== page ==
Li J, Glessner JT, Zhang H, Hou C, Wei Z, Bradfield JP, et al. GWAS of blood cell traits identifies novel associated loci and epistatic interactions in Caucasian and African-American children. Hum Mol Genet. 2013;22:1457–64.
Crosslin DR, McDavid A, Weston N, Nelson SC, Zheng X, Hart E, et al. Genetic variants associated with the white blood cell count in 13,923 subjects in the eMERGE Network. Hum Genet. 2012;131:639–52.
Keller MF, Reiner AP, Okada Y, van Rooij FJA, Johnson AD, Chen M-H, et al. Trans-ethnic meta-analysis of white blood cell phenotypes. Hum Mol Genet. 2014;23:6944–60.
Telieps T, Köhler M, Treise I, Foertsch K, Adler T, Busch DH, et al. Longitudinal frequencies of blood leukocyte subpopulations differ between NOD and NOR mice but do not predict diabetes in NOD mice. J Diabetes Res. 2016;2016:4208156.
Manchia M, Cullis J, Turecki G, Rouleau GA, Uher R, Alda M. The impact of phenotypic and genetic heterogeneity on results of genome wide association studies of complex diseases. PLoS ONE. 2013;8:e76295.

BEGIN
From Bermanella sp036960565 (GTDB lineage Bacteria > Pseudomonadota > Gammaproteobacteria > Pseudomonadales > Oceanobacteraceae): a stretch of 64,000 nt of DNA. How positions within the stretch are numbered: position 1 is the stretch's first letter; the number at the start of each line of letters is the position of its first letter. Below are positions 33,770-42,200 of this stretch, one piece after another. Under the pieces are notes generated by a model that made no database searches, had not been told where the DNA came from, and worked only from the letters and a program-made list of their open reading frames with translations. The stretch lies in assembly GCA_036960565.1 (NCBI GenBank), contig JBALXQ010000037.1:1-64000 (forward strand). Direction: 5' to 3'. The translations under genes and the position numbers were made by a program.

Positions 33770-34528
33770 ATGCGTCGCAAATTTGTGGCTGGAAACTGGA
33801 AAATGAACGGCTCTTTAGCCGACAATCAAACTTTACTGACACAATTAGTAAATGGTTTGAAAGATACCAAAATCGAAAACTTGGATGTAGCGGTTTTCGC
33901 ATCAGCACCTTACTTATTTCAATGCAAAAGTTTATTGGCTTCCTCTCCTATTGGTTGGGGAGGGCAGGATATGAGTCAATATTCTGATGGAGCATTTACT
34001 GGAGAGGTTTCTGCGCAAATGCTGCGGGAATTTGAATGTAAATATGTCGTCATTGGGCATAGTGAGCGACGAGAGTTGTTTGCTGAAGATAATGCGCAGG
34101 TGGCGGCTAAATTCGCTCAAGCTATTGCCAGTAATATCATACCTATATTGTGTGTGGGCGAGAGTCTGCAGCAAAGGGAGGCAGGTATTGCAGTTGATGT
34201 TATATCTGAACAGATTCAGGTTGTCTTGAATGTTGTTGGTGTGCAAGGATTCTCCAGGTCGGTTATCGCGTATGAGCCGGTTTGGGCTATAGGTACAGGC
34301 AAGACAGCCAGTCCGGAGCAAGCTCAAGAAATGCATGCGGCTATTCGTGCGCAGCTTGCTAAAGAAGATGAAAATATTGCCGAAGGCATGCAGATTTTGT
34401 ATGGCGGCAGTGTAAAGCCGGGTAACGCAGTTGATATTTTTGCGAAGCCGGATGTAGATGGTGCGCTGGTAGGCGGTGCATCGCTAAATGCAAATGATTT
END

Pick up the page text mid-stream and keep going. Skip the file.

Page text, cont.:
Tracy RP. Deep phenotyping’: characterizing populations in the era of genomics and systems biology. Curr Opin Lipidol. 2008;19:151–7.
Chiu Y-F, Justice AE, Melton PE. Longitudinal analytical approaches to genetic data. BMC Genet. 2016;17(Suppl 2):4.
Nagin DS. Group-based trajectory modeling: an overview. Ann Nutr Metab. 2014;65:205–10.
Strauss VY, Jones PW, Kadam UT, Jordan KP. Distinct trajectories of multimorbidity in primary care were identified using latent class growth analysis. J Clin Epidemiol. 2014;67:1163–71.
Gunzler DD, Morris N, Perzynski A, Ontaneda D, Briggs F, Miller D, et al. Heterogeneous depression trajectories in multiple sclerosis patients. Mult Scler Relat Disord. 2016;9:163–9.
Baker E, Iqbal E, Johnston C, Broadbent M, Shetty H, Stewart R, et al. Trajectories of dementia-related cognitive decline in a large mental health records derived patient cohort. PLoS ONE. 2017;12:e0178562.